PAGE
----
Los Angeles Valley College Pays Hackers $28,000 Ransomware To Get Its File Back

Los Angeles Valley College Pays Hackers $28,000 Ransomware

Of recent ransomware has become quite a lucrative way of hackers to get paid any money they demand effortlessly. Ransomware also seems the most profitable type of malware attack in history amid the international efforts to stem the global crime wave and because of this I guess hackers just prefer it nowadays.

Los Angeles Valley College (LAVC) computer network was recently infected with ransomware by hackers who went further to demand for $28,000 payment in Bitcoins for the college to recover their files. The criminals even gave the college a time limit of 1 week to pay the ransom or the college risk losing all of its relevant data in the event that they didn’t pay in time.

This vicious cyber-attack happened during winter break and it surely did cause  a lot of disruption to various significant aspects of the college including online, financial aid, email and voicemail systems, not forgetting locking out over 1800 students and staffs from accessing their computers. One thing common with ransomware victims is that they usually don’t do proper backups of their data and this puts them in a hard situation in such events and so was the case with the college.

By virtue of the time they were given, the Los Angeles Community College District (LACCD) finally agreed to pay the ransom demand of $28,000 in Bitcoin for criminals to resume their operations after gaining the decryption keys. According to the college officials, it was ultimately cheaper for them to pay the ransom than to remove the unknown ransomware virus from their systems to recover data.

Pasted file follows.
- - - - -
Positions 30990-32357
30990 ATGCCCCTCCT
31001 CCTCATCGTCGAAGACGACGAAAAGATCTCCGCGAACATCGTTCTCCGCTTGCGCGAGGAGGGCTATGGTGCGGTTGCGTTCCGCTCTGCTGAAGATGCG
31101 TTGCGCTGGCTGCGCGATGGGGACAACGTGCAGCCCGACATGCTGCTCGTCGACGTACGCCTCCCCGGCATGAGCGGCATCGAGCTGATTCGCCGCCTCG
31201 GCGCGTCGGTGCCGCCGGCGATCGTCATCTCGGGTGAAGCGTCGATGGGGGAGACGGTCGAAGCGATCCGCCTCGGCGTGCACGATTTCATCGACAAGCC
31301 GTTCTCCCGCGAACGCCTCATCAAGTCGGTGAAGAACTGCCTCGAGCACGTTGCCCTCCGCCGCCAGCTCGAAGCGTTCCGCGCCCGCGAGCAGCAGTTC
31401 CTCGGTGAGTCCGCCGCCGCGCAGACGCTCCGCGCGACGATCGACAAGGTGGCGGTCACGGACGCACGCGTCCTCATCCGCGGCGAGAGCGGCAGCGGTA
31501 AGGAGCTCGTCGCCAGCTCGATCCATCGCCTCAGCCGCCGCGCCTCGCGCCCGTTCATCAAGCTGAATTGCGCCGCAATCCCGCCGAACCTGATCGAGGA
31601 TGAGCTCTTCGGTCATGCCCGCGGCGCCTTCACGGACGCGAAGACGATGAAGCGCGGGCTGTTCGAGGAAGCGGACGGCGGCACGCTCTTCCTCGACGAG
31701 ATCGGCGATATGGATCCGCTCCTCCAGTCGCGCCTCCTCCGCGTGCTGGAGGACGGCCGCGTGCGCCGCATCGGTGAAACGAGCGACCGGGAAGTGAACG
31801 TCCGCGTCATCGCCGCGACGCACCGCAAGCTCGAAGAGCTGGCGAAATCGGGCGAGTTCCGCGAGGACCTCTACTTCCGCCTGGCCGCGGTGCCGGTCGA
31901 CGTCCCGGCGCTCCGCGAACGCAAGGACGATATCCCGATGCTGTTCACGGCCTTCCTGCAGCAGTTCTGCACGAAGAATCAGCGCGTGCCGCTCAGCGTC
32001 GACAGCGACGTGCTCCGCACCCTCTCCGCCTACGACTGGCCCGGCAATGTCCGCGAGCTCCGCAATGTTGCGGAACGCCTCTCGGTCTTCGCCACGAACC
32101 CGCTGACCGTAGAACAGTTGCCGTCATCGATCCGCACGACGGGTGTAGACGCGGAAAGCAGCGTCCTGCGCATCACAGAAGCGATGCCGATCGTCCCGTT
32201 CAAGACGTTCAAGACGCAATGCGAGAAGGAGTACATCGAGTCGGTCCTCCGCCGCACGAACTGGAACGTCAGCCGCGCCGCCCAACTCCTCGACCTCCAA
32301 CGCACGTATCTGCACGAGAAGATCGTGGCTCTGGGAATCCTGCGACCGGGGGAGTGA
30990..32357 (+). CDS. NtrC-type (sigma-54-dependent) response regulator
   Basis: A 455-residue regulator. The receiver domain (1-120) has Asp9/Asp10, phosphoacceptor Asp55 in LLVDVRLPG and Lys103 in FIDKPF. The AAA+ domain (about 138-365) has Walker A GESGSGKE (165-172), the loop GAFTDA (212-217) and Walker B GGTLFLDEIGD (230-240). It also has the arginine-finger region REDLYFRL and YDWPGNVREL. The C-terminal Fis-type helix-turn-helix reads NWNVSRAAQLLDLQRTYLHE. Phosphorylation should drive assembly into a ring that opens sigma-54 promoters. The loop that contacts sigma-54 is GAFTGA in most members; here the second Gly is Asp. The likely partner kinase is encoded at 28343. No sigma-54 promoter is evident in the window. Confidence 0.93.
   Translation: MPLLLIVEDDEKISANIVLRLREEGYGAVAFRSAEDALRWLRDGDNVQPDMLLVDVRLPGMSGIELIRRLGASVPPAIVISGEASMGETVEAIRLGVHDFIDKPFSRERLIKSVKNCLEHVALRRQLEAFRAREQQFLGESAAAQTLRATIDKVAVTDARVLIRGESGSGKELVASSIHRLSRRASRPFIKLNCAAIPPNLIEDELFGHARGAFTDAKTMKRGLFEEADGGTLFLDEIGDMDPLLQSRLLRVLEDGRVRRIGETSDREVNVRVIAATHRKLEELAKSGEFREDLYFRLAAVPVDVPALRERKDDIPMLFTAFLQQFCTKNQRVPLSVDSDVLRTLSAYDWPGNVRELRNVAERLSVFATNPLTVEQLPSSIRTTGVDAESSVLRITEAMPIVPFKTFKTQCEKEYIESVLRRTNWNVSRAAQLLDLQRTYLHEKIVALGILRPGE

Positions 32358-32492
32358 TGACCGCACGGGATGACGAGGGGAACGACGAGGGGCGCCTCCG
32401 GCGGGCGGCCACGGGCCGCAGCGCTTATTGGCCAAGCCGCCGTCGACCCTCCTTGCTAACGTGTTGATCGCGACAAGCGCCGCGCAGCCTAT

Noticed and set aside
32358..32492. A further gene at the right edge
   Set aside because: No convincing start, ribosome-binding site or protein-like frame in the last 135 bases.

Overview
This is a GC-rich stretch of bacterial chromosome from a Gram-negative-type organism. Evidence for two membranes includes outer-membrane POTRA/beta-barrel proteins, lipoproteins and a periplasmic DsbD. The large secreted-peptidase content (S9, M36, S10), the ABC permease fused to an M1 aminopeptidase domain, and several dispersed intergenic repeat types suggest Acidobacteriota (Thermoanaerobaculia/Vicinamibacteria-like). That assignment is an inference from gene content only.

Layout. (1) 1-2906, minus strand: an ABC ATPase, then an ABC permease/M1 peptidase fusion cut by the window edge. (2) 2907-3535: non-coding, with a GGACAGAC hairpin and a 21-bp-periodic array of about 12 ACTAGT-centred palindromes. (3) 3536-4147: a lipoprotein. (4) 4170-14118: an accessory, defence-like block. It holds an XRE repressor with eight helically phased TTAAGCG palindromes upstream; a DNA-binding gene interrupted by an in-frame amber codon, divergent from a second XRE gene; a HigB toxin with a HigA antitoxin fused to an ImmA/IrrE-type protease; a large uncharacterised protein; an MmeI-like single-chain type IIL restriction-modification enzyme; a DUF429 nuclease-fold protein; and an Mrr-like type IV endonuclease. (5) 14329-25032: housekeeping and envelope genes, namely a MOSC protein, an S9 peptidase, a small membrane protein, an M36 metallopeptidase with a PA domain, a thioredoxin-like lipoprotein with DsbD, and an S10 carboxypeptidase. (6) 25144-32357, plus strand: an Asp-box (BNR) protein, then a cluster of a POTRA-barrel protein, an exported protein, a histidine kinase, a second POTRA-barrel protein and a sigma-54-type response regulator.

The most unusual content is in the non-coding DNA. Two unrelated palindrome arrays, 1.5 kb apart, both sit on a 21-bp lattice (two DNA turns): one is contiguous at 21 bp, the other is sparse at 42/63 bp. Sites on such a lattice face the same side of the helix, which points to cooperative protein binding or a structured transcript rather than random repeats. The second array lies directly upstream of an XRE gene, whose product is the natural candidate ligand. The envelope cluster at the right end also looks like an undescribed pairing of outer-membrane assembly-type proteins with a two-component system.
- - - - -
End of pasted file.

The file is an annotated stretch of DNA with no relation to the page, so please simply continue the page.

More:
The college was given the ransomware decryption key to regain access to its crucial data immediately after they paid the ransom.

The college seems to have had sheer luck in this situation since in regards to ransomware there is really no specific guarantee that one will get the right decryption key after meeting demands of the hackers. For example, recently discovered killdisk ransomware that targets Linux machines demands $218,000 to decrypt, but in return, wipes out all the data permanently and so it’s always tricky dealing with ransomware.

In addition, last year in march one of the most notorious occurrences of ransomware attacks took place where the computers and all valuable data of a Los Angeles hospital including patient data was locked down by hackers and it cost the hospital $17,000 to recover their data.

Generally there was a huge increase in ransomware threats in the past year in both figures and nature of sophistication and with all these threats the only way to secure yourself and guard against this is to deploy automated and isolated backup mechanisms for your data. That will ensure great safety for you.

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